When it comes to sex, we are, in theory, living in wildly liberated times. So you would think it would be easy owning up to certain kinds of sexual desires. But it's very tricky to talk about many of the things that turn us on.
We’re particularly down on people we call ‘defensive’. They blame others for what’s their own fault. They hear reasonable criticism as cruel attack. They deny they have a problem when they clearly do.
The English psychoanalyst Donald Winnicott developed the idea of a Transitional Object. He wanted to draw attention to the very important work done by children’s much-loved teddy bears.
Anyone we could marry would, of course, be a little wrong for us. It is wise to be appropriately pessimistic here. Nevertheless, one encounters some couples of such primal, grinding mismatch.
The things that get us sexually excited can often sound rather improbable. On the face of it, Wellington boots, a heavy knit fisherman’s jumper or a car park seem unconnected to erotic satisfaction.
You are queuing to go through to Departures; one of the guards at security has lovely, almost turquoise eyes. You are intrigued by the way they're frisking the occasional passenger.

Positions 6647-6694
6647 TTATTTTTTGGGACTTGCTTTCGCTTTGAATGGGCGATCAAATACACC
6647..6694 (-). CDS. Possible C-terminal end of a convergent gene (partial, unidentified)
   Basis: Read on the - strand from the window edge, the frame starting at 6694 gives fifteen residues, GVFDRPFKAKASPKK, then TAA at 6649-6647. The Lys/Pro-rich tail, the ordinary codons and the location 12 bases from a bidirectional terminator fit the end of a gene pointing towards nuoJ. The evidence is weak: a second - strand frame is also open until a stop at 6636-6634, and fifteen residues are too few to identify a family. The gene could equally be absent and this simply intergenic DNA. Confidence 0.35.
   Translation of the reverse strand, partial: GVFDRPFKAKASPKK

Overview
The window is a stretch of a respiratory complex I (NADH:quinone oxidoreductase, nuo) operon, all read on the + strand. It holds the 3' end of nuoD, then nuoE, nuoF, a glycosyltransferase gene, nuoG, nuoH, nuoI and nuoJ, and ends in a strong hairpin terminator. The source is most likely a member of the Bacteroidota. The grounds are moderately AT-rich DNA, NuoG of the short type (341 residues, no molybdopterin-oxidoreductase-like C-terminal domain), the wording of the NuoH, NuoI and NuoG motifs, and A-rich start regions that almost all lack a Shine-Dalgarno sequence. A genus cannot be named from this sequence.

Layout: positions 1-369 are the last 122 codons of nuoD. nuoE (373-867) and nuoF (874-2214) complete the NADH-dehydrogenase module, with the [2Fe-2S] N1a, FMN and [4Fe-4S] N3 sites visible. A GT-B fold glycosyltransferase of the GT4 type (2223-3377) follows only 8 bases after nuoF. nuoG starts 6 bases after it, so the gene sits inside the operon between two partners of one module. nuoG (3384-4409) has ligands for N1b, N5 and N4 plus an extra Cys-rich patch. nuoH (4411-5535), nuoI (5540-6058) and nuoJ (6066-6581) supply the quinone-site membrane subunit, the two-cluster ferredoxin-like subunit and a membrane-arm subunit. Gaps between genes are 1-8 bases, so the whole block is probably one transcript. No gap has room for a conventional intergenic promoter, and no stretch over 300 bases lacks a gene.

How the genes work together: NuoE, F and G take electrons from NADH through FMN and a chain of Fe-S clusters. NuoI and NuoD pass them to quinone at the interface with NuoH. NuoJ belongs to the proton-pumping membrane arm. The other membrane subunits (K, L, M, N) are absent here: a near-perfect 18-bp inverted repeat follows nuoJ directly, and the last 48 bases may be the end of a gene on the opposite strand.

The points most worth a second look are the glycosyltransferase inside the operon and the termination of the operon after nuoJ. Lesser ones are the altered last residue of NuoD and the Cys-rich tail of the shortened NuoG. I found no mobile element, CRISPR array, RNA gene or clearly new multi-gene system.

One of the ideals of modern relationships is that both parties will be ‘good communicators’. ‘Communication’ is held to lie at the heart of a thriving partnership.
It is one of the seven virtues in Christianity. It used to have a central place in Roman ethics and Judaism as well. Today, we remain deeply impressed by the idea of charity, but often from a distance.
It used to be when you’d hit certain financial and social milestones: when you had a home to your name, a set of qualifications on the mantelpiece and a few cows and a parcel of land in your possession.
There are - when you start adding incidents up - rather a lot of things about you that your partner seems keen to change. They notice how you put off ringing your mother.
You are introduced to someone at a conference. They look nice and you have a brief chat about the theme of the keynote speaker. But already you have reached an overwhelming conclusion.
You try to set aside a special evening every now and then. That would have been absurd in the old days, you were alone so much of the time, but now there’s a need to schedule it in the diary way ahead of time.
You and your partner are waiting, and waiting, at the airport carousel for your luggage. Other people are wheeling their bags away. Soon, you are the only ones left standing by the now empty conveyor belt.